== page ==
U.S. lawmakers failed to achieve a budget breakthrough and instead worked on rival plans on Sunday in a impasse that heightened prospects for a catastrophic U.S. debt fault.

With time running out, Republican and Democratic lawmakers split into opposite camps and held talks among themselves. There were no signs of a deal emerging to head off a default in nine days that could trigger global economic calamity and downgrade America's Triple-A credit rating.

Lawmakers missed a self-imposed deadline of producing a deficit-reduction deal by the time Asian markets opened on Sunday, but planned to outline a proposal on Monday. A deficit deal is needed to permit a vote to increase the $14.3 trillion U.S. debt ceiling by Aug. 2.

President Barack Obama heard details of a Senate Democratic plan that would rely on spending cuts, not new tax revenue, which would violate one of his key demands.

Edgy markets responded to the stalemate, but not in dramatic fashion.

Although some had predicted global markets would fall apart without a deal before the Asian markets opened on Sunday evening, the reaction was relatively modest as investors pulled out of riskier investments like stocks and headed for safe haven assets like gold, pushing the metal to a new record.

U.S. stock futures fell, signaling a poor open for U.S. markets and showing that investors were increasingly worried about the failure of legislators to coalesce around one approach. Early currency trading suggested a move away from the U.S. dollar, with the biggest drop in the greenback coming against the Swiss franc.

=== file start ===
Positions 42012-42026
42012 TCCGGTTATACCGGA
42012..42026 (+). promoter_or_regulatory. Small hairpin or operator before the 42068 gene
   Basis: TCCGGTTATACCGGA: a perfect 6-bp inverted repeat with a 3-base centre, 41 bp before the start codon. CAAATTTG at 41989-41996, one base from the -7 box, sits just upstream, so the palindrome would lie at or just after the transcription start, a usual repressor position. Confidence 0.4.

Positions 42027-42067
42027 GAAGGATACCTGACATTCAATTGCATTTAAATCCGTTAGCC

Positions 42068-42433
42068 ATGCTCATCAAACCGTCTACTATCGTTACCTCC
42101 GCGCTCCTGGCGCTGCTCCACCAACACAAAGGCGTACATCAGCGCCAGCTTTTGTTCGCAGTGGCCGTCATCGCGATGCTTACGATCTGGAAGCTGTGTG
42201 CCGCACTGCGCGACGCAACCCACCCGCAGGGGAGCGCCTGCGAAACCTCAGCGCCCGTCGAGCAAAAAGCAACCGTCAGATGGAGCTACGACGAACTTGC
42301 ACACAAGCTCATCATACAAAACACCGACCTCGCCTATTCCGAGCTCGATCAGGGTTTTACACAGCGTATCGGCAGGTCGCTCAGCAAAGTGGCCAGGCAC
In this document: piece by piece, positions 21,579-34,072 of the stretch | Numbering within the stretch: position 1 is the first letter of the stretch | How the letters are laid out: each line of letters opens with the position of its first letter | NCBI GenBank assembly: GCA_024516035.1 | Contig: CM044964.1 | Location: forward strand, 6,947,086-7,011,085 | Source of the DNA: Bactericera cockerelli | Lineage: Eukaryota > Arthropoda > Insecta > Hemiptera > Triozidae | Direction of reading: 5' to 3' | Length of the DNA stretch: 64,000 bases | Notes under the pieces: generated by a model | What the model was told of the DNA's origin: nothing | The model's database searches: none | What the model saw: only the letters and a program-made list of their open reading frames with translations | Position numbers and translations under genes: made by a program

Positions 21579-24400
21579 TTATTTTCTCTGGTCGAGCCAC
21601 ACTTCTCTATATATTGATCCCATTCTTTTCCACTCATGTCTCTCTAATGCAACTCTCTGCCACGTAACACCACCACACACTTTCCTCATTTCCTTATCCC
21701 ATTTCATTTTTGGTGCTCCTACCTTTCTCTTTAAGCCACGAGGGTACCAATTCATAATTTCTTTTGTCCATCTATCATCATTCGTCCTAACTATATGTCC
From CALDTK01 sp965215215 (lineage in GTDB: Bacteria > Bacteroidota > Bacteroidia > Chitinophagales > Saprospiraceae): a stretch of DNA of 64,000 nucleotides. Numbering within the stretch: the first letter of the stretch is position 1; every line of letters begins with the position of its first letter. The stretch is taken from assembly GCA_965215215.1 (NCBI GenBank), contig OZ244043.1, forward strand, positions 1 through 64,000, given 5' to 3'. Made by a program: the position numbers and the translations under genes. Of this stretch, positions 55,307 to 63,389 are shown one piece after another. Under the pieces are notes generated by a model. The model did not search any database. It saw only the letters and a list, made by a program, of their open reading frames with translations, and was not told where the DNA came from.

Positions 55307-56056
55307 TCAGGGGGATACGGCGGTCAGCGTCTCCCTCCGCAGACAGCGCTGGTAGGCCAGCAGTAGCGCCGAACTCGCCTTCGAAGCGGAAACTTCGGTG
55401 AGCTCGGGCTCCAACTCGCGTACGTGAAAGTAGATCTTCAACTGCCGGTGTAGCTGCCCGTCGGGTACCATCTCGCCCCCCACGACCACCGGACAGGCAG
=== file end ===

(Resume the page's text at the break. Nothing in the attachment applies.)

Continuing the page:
"The fact that they seem to be jumping from one type of proposal to another and not converging on anything is beginning to worry markets," said Steven Englander, head of G10 FX strategy at Citigroup.

"I also think damage is being done by setting deadlines that aren't going to be met," he said.

The battle is over how deeply to cut government spending on social programs and whether to increase taxes, reflecting the challenges of divided government in an age when Republicans and Democrats are beholden to their right and left bases of support.

Democrats want to ease the pain of spending cuts by increasing taxes on the wealthy, a prospect Republicans oppose.

"This is a like a long labor, with the dad in the waiting room, waiting to see if it's a boy or a girl and the doctor's coming out and saying 'I can't tell you yet,'" Republican Representative Jack Kingston told Reuters.

(Additional reporting by Caren Bohan, Dave Clarke, Donna Smith, Andy Sullivan, Laura MacInnis and Alister Bull; writing by Steve Holland; editing by Sandra Maler and Vicki Allen)